After the legislative session dragged on for another month, the building trades are now approaching a compromise on a reworked bill with Mills, a prominent champion of states’ climate action. The bill, which was advanced late Wednesday night by the state legislature’s Appropriations and Financial Affairs Committee, is expected to move to Mills’s desk next week.

Instead of a PLA, it spells out a Community and Workforce Enhancement Agreement (CWEA), a list of labor standards for offshore wind development, including apprenticeship requirements and a ban on the use of independent contractors and temp staffing agencies. Most critically, it would require that all work happen at collectively bargained rates.

In other words, even non-union contractors on Maine’s offshore wind projects would be required to pay the statewide wage rates that unions agree upon with their contractors during collective bargaining.

“We want to be sure this industry is competing over things like technological innovation, as opposed to who can bargain down with workers,” Francis Eanes, director of the Maine Labor Climate Council, a coalition of state unions, told the Prospect.

The new bill combines two earlier pieces of legislation: the vetoed bill on ports, and a second bill on offshore wind energy procurement, which the governor had also threatened to veto due to its use of a PLA.

Unions Furious After Democratic Maine Gov. Vetoes Offshore Wind Bill Over Fair Labor Rules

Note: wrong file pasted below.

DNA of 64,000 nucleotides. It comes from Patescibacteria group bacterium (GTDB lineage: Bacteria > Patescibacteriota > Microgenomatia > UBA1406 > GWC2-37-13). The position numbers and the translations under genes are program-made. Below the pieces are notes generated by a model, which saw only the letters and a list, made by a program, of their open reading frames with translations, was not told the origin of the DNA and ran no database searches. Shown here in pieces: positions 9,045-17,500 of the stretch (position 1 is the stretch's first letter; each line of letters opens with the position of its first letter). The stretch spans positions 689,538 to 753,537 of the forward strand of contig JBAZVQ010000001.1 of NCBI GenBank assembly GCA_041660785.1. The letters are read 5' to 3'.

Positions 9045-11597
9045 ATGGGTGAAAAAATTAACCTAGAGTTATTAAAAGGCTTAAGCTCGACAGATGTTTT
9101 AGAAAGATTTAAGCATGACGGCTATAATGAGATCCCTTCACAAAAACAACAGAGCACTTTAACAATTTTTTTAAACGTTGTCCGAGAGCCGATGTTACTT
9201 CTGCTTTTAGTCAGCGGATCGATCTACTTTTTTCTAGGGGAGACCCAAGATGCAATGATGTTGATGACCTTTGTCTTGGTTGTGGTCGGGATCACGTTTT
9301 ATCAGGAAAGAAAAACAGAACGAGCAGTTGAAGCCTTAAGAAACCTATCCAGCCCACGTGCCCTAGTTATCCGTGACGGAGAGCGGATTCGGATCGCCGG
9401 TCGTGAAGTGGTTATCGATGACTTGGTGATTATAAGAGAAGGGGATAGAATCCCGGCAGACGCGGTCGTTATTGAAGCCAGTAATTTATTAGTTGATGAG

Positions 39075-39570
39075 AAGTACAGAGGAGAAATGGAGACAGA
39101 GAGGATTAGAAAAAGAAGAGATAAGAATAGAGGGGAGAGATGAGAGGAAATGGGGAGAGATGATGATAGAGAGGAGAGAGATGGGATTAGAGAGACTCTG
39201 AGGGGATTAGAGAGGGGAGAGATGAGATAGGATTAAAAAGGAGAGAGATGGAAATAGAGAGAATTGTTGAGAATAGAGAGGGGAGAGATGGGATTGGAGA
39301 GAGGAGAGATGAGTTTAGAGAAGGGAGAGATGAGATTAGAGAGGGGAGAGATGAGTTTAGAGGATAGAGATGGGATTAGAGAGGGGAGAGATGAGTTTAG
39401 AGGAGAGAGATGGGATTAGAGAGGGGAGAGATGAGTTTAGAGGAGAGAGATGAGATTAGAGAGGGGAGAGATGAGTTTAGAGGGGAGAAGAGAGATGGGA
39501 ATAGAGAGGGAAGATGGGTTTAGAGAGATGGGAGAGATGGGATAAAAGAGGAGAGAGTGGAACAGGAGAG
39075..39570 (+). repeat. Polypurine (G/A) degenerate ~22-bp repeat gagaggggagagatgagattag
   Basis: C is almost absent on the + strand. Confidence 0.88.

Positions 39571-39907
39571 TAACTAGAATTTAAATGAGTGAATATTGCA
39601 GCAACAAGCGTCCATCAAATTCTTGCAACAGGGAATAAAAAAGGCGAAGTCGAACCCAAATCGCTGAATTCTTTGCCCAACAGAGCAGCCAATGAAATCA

By Kenny Stancil - Common Dreams, June 28, 2023

Democratic Maine Gov. Janet Mills on Monday vetoed an offshore wind development bill because she opposed an amendment requiring collective bargaining agreements for future projects, drawing condemnation from the state's largest federation of unions.

"Maine's climate motto has been 'Maine Won't Wait.' With this veto, Gov. Mills is saying, 'Maine Will Wait'—for thousands of good jobs, for clean energy, and for the build-out of a new industry," Maine AFL-CIO executive director Matt Schlobohm said in a statement. "We will wait because the governor is opposed to fair labor standards which are the industry norm."

"The governor's ideological opposition to strong labor standards," said Schlobohm, "jeopardizes the build-out of this industry and all the climate, economic, and community benefits that come with it."